He did not admit to fighting anyone nor did he admit to taking part in the revolt that got Jonny Span killed. Two things you claimed he did.

    Of course he was with the Taliban. I don’t dispute that. I am merely questioning the events as they told to us by people with a bad track record on truth.

  10. John, the story isn’t about having sympathy for Lindh. It’s an examination of how the legal system works post 9/11. It could be argued that the fact that you think it’s about “sympathy” for a Muslim fundamentalist (where none is expressed) says a lot more about your prejudices than Reason’s, I think.

  11. “It amazes me how Reason will come to the defense of someone who embraces an ideology so antithetical to everything Reason is supposed to represent.”

    Yes, it’s almost as if they value restraints on government more than seeing the adherents of ocmpeting ideologies punished.

  12. aser Hamdi, who also was accused of helping the Taliban, was held in military custody without charge from 2001 until 2004, when he was released and sent to Saudi Arabia after the Supreme Court ruled that he had a right to challenge his detention.

    Perhaps we should have handed Lindh over to the Saudis, too. I’m sure they would have appreciated a crack at him also.

  13. Still waiting for answers to my questions.

  14. Second question: If Afghanistan is not located in a lawfully ascertained district of these United States, is that a defect in subject matter jurisdiction or just a venue issue?

    I think it’s just a venue issue. Ezra Pound was indicted by the grand jury for the U.S. District Court for the District of Columbia, and Ivo d’Aquino (Tokyo Rose) was tried before the U.S. District Court for the Northern District of California. Lindh was tried in the U.S. District Court for the Eastern District of Virginia, because the first U.S. soil he touched when he was brought back was in that district.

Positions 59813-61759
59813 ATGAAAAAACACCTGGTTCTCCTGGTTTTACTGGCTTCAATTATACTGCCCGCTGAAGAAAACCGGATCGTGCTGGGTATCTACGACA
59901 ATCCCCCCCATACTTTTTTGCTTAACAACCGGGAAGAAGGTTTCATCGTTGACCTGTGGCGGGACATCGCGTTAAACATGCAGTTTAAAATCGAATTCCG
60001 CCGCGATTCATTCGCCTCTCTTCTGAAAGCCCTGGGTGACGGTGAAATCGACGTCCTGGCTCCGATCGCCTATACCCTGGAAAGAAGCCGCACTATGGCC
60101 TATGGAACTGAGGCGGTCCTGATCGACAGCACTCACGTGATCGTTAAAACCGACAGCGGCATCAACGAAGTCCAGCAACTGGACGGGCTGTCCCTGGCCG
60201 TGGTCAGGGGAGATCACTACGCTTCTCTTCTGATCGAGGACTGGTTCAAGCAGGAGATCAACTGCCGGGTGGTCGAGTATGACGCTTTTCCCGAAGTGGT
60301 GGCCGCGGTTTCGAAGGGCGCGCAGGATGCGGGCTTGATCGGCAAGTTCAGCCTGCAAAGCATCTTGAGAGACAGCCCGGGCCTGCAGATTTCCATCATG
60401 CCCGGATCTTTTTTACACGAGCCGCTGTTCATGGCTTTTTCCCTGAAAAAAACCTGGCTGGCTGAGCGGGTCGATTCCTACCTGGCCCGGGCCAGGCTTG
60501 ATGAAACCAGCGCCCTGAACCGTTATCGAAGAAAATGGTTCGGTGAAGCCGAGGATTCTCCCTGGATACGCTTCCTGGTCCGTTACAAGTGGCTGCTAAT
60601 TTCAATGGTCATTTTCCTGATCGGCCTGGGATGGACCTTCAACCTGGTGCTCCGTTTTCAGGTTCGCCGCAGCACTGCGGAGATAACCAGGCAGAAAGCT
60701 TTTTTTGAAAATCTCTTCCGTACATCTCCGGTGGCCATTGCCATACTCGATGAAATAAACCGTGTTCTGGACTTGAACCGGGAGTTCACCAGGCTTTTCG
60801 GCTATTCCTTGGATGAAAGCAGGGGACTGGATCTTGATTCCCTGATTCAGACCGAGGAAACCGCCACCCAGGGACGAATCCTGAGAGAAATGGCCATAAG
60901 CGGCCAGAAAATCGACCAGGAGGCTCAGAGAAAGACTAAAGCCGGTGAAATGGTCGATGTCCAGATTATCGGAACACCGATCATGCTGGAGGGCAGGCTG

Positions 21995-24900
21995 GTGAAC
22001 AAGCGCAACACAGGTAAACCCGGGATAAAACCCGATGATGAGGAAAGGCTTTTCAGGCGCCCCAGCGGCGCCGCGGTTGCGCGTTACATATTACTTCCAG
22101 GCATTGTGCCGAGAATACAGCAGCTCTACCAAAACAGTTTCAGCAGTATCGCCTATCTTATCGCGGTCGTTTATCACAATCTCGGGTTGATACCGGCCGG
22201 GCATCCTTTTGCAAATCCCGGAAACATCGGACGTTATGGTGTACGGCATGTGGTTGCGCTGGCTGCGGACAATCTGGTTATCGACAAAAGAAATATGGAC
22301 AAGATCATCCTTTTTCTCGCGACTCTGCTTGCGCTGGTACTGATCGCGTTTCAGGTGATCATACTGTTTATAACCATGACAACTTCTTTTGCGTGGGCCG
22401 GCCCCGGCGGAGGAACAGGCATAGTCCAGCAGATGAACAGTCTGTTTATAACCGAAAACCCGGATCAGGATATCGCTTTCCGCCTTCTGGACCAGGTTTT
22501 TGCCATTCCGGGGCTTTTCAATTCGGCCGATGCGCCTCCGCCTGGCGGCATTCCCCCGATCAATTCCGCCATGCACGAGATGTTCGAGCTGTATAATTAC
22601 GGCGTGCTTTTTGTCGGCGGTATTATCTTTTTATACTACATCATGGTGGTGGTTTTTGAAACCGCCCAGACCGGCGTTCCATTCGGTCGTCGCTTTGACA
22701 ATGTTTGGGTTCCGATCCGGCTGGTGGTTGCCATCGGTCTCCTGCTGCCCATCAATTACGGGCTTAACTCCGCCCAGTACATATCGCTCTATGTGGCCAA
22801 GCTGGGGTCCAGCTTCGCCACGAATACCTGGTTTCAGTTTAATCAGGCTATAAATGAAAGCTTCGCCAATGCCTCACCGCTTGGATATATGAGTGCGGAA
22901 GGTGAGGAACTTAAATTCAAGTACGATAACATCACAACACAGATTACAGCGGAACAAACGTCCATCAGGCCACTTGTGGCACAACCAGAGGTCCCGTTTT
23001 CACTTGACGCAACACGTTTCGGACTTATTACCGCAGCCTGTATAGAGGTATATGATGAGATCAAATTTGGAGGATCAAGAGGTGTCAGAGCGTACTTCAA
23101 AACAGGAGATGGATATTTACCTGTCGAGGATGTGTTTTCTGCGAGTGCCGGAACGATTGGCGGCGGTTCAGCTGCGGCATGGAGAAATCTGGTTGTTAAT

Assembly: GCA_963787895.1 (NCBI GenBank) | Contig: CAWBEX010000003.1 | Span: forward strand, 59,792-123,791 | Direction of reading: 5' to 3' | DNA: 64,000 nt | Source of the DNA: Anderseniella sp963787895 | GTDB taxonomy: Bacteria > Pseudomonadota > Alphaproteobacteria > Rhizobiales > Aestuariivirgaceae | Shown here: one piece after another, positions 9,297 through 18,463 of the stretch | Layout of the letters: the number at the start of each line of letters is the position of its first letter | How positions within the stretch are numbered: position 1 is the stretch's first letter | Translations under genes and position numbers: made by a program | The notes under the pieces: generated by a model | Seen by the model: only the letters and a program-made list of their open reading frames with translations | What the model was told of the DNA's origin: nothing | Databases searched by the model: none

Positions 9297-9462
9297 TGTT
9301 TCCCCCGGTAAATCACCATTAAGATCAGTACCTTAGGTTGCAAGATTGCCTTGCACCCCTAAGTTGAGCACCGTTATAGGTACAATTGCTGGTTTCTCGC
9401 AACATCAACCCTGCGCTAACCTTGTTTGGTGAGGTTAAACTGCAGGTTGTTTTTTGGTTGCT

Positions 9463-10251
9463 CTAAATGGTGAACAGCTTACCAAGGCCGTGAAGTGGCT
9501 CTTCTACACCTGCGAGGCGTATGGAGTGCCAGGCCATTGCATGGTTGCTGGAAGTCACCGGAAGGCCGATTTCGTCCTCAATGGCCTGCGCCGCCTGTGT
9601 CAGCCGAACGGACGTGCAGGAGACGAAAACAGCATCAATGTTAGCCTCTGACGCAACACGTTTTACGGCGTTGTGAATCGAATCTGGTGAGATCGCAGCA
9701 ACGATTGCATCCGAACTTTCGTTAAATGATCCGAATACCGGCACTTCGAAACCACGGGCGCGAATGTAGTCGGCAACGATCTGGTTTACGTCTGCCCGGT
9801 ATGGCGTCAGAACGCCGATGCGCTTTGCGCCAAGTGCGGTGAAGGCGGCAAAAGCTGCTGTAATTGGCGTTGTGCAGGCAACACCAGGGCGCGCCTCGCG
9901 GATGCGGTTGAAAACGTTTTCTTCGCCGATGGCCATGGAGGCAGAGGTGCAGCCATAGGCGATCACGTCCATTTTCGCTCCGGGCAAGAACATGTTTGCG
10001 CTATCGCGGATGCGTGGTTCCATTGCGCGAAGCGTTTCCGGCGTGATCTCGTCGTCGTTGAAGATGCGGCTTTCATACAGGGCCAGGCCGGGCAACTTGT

15. “””He fought on the other side and as a U.S. citizen got exactly what he deserved. “”””

    We don’t really know if he “fought” anyone. What evidence are you using to support your claim?

    Actually, he was fighting the Northern Alliance. It’s as if an American had joined the British army in 1811 to fight Napoleon, and then, after the war of 1812 broke out, was taken prisoner by the French, who turned him over to the Americans, who accused him of being a traitor.

  16. “come to the defense of someone who embraces an ideology so antithetical to everything Reason is supposed to represent”

    It’s called libertarianism. If you think someone is unjustly deprived of liberty, you don’t care what his ideology is. Especially when there is a lynch mob, especially a lynch mob one has some sympathies with. Nazis in Skokie and all that.